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Bridal Club Magazine


Planning the Perfect Bridal Shower

A great gift for the Bride to be is always Lingerie. Give her the gift of a special  fashion Underwear or even a Bridal Bra to wear with her dress.

You want to have a shower for your friend who is soon to be married, and all of a sudden you're in a panic. There are so many things to do and you don't even know where to start. This article will help you get organized.

The first essential step is to plan a date. Most bridal showers are scheduled for the early afternoon on a weekend. Give guests ample notice and coordinate your plans with the bride. The bride is probably feeling at lot of pressure during this time, so work with her to make sure she's free. Plan the shower to occur sometime between three months and three weeks prior to the wedding.

The next step, of course, is developing a guest list. Typically, the Maid of Honor and/or the bridesmaids host the bridal shower. Ask the bride for a list of people she'd like invited to the shower, with their names, addresses and phone numbers. If someone is not invited to the wedding, they should not be included in the shower invitation list. After all, it's insulting to ask someone to bring a gift to the shower if the assumption is that they are not a close enough friend to invite to the wedding. There are some exceptions, such as in the case of a destination wedding or a small wedding with only immediate family invited. Usually, all female relatives on both sides of the family are invited to the shower, as well as the bride's friends.

The next thing to plan is what you will be serving. Most showers are in the afternoon and feature light snacks, coffee, punch or some other cold non- alcoholic beverage and possibly wine. If you want other people to help with the food, ask only close family. Soliciting other guests to contribute food or drink, as well as a gift, could be considered insulting.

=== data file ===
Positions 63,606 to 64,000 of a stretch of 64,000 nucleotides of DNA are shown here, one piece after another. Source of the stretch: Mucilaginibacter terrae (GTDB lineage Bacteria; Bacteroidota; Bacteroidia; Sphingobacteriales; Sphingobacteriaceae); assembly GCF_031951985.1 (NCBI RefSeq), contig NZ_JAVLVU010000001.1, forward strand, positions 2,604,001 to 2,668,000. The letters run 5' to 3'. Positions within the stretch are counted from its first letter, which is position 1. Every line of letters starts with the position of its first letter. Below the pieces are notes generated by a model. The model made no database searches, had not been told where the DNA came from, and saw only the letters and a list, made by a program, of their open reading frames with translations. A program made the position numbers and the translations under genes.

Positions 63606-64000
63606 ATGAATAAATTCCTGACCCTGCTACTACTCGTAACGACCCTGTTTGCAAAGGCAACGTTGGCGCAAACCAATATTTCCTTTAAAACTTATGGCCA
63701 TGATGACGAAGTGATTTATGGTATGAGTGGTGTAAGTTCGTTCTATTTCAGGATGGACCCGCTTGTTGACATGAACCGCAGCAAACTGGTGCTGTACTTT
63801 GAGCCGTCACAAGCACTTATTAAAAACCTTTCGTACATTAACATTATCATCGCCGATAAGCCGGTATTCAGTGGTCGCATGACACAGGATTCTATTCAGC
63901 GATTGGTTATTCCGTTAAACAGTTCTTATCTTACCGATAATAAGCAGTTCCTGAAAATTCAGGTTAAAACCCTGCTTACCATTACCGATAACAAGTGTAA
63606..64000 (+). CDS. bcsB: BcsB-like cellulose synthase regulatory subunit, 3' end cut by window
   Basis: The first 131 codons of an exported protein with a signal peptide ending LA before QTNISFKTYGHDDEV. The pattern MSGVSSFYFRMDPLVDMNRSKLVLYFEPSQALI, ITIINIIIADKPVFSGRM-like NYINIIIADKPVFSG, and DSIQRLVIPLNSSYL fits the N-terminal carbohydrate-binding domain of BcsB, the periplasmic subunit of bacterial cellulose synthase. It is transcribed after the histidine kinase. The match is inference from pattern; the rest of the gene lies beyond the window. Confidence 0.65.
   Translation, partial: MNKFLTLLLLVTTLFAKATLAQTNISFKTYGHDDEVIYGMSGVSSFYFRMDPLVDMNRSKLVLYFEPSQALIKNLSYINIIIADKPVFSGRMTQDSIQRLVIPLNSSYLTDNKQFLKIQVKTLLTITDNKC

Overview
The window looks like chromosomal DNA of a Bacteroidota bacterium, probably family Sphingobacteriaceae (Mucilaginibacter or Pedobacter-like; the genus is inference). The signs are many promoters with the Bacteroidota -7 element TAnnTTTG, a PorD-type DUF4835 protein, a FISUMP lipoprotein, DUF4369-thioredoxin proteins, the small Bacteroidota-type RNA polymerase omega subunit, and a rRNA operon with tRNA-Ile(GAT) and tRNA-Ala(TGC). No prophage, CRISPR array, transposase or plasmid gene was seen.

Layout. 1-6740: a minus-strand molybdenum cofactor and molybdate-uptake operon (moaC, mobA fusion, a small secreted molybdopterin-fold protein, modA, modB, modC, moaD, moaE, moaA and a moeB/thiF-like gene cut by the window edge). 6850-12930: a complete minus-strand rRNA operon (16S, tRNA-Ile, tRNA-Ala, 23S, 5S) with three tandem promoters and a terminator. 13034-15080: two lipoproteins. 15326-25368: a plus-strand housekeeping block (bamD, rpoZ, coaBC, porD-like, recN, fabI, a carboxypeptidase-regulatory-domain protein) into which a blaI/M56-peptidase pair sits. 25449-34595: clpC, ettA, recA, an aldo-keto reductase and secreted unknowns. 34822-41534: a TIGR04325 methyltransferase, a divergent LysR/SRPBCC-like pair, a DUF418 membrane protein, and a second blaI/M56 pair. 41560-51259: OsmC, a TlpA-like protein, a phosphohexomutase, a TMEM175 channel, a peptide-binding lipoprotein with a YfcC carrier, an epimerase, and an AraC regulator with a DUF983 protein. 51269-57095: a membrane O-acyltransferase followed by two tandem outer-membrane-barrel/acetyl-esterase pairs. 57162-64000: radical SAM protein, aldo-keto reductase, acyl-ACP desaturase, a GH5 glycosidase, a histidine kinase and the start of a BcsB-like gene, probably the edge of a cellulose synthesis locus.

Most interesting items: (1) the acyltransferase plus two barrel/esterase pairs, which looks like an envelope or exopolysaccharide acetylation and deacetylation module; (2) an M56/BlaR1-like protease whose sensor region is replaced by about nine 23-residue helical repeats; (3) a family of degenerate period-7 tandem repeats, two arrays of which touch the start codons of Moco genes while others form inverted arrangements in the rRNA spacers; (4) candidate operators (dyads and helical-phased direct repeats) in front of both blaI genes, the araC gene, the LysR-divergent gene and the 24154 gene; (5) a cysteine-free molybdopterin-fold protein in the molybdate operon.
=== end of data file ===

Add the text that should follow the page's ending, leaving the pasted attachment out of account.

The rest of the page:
A traditional part of most bridal showers is to play games, usually with some correlation to the impending nuptials. This is a fun way to break the ice and get the guests involved in conversation. Typically, small prizes are offered to the "winner" of the games. There are a variety of games that can be played, everything from an innocent to the slightly naughty. Of course, selecting the appropriate type of games will be dependent in part on the guests invited and their comfort level. Usually, two or three games are enough to break up the ice and the monotony.

A couple of other factors to be aware of: The bride's mother should not be the one planning the bridal shower. This is viewed by many to be a "gift grab" and is typically the task of the bride's attendants. Once again, no one should be invited that is not invited to the wedding. If a guest requests to bring a friend with them (you would be surprised how often this happens), politely decline and explain that they would probably feel out of place anyways. You should also be sure to have a camera on hand. Try and take a picture of all the guests and plenty of the bride interacting with her family and friends. This will made a wonderful scrapbook later on, and leave her with the fond memories of the day.

Article Source: Free Wedding Articles

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